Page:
Speaking about the finance function, Neil Robertson, Executive Chairman, Compleat Software was also among those lamenting the ongoing existence of paper processes: processes which the pandemic has exposed anew as being so inefficient.
He said: “Paper-based processes adds zero value, keeps people in the dark and wastes an estimated 70 percent of an accounts payable team’s time, plus the time of everyone else involved in the process across the business. Yet many businesses still haven’t cottoned on to this. Why? Because the overhead of accounts payable is simply not a priority issue in most businesses and more often than not, the “if it ain’t broke, don’t fix it” rule is proactively applied by people who don’t like change.”
He adds: This position is understandable when the productivity gains of automation can be as high as 90 percent, why would the people performing this role want to change? [But] COVID-19 is forcing organisations to re-evaluate.
“As we enter March month end (and for many, the financial year end), finance departments are discovering that manual accounts payable processes simply cannot function in a timely manner with remote working.”
According to Gartner, the cost of manually processing one invoice in the UK averages between £4 and £25, and if there is a query, up to £50.
What does it cost to automate this? Robertson says: “As a guideline, we usually outline the cost for rolling out AP Automation for five users per person per month at around £16, and for 50 users reduces to around £11 per person per month.”
Cultures Need to Change
To bake in resilience and help streamline some of the functions alluded to above, cultures still need to change, was one frequent refrain.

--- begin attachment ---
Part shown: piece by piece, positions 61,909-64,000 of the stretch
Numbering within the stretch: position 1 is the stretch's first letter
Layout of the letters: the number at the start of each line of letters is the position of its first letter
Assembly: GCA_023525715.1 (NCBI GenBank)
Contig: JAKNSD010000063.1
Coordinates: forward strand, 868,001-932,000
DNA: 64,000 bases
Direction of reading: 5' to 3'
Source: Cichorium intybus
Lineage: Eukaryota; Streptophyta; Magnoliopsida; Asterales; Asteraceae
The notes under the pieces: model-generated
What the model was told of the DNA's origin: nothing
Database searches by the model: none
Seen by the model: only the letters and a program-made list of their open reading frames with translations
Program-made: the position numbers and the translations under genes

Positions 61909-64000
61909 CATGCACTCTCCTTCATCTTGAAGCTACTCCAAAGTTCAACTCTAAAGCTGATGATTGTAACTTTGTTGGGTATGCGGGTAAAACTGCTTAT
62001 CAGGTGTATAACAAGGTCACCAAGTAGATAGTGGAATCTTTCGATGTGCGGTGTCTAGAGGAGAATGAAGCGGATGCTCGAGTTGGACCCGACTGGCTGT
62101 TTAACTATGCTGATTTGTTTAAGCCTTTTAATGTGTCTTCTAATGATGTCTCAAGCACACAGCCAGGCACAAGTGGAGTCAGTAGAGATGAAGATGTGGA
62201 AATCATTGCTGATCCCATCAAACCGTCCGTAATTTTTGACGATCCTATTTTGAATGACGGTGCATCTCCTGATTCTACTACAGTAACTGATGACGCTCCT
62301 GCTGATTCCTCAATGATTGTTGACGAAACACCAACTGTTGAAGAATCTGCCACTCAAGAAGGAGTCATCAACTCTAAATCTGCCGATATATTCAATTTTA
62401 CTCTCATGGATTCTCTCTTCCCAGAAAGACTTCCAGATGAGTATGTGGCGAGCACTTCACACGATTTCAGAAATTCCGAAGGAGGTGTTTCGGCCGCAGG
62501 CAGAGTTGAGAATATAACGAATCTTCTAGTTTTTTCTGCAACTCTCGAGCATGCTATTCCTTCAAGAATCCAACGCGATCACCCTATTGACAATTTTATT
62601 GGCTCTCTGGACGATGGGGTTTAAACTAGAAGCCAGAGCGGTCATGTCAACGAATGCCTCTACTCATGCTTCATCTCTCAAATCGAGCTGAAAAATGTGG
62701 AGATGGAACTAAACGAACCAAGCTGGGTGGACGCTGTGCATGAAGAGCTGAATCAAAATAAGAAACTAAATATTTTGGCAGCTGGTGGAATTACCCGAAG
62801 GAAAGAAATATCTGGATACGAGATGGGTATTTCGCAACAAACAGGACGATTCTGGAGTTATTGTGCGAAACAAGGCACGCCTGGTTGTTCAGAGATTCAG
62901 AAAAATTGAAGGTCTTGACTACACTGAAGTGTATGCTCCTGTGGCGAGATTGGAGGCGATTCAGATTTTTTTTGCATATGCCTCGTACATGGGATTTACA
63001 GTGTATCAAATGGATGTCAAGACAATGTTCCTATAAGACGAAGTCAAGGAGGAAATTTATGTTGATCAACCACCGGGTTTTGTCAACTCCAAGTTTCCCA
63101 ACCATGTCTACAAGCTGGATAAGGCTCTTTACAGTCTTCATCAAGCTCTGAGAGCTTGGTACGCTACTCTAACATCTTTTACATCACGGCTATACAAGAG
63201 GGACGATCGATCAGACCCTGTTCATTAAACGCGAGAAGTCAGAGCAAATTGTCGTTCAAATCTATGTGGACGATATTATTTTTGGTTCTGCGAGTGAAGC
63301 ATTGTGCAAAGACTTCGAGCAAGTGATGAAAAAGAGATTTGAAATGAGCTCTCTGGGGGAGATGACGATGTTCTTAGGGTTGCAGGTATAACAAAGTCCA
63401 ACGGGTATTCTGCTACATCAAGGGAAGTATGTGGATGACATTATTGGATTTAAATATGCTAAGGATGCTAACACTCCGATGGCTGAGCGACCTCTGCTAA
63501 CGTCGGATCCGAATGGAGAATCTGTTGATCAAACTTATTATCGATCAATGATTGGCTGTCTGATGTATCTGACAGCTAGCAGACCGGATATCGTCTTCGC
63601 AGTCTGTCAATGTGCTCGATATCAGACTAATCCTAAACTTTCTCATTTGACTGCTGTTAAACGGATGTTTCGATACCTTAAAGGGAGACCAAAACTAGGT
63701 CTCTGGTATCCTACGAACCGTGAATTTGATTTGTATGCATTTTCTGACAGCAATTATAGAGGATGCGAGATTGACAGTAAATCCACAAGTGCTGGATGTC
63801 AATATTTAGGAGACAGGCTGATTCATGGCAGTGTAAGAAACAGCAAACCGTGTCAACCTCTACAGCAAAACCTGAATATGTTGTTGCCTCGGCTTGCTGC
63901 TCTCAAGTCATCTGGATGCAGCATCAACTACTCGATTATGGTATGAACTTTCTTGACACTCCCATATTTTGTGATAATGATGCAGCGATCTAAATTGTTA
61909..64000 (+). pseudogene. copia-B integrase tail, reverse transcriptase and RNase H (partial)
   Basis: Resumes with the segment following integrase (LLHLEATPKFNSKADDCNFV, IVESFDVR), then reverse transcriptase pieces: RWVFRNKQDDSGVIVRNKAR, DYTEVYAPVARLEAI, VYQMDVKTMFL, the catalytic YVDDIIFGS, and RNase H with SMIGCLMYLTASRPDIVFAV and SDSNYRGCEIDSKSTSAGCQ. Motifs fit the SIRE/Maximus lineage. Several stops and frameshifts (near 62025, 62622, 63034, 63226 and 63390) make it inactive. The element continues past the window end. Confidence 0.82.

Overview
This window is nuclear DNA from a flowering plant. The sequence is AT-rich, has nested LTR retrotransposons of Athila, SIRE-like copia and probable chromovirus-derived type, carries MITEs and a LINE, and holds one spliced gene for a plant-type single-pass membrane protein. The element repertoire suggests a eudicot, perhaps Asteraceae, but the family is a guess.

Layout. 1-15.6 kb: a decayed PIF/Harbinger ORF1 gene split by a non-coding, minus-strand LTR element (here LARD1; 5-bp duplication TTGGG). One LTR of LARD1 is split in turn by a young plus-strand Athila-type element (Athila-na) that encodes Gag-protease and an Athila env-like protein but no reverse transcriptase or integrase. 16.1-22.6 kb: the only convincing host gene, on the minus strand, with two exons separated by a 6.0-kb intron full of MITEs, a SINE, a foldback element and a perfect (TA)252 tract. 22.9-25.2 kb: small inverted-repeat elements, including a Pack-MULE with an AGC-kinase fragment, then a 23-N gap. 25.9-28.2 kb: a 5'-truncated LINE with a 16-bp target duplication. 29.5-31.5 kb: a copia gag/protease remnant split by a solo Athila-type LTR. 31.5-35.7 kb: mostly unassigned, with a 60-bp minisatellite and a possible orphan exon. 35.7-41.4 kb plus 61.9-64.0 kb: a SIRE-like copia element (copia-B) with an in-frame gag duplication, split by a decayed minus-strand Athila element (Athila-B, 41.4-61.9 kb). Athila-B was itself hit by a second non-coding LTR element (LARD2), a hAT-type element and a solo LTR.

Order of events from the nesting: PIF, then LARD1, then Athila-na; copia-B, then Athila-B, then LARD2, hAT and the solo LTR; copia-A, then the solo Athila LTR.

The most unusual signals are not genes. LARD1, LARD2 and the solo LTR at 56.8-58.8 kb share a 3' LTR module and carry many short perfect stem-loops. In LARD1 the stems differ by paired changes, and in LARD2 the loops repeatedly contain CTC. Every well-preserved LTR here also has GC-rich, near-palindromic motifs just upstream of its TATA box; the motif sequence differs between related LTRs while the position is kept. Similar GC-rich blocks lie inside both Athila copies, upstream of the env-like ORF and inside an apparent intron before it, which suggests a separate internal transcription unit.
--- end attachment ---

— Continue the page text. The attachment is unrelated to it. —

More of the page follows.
Exactpro, a trading software testing company, is used to ensuring resilience for customers. But as CEO and co-founder Iosif Itkin told us: “Too often we hear demands to avoid ‘unrealistic’ scenarios while doing load testing and other types of testing as well.
“In one case we were told that the testing should be strictly limited to double of the previously observed maximum in production – an approach that proved to be controversial if we just look at the trading volumes caused by the recent market volatility… The best way to minimise the impact [of unexpected events] is to relentlessly ask yourself “What if the worst will happen?” and act accordingly.
“It is not enough to test a technology system to validate that it works within the predefined SLAs or KPIs. It is necessary to go beyond its capacity.”
Tim Flower global director of business transformation at Nexthink agrees, adding: “The fundamental problem in IT operations [is that] they are built to react, from the smallest incident that affects only one employee, to the largest Sev1 outages that impact the entire company. I would argue that every incident that impacts the normal execution of business is a black swan, in that it was never supposed to happen, and IT should have known it could happen and taken steps to prevent it. But we don’t. We wait for the outage, wait for the user to complain, and then we react to restore service.”
Businesses need to allow their IT teams to be proactive, he notes.
That may involve similar shifts in culture to those taking place in the finance functions of many blue chips, where traditional, periodic planning cadences are increasingly being supplement with just-in-time forecasting; scrutinising any changes in underlying assumptions in order to allow rapidly shifting tactics.
Peter Groucutt notes that somehow, crises sometimes need old school workarounds to keep business flowing: “What you want are the most cost-effective ways to keep your operations working as close to normal without incurring greater cost.
“As an example, if the digital signage stops working at an airport, for a short period of time, staff can write on whiteboards. This happens all the time and, in many cases, flights take off on time and there is little impact on the airport. But there’s a reason we have digital signage: it’s cheaper, easier and makes being at the airport a more pleasant experience. The cost in this situation is the staff who are writing and keeping the boards updated. [But] it’s a small increase in manual labour and it’s an effective work-around that keeps the airport delivering for its customers.”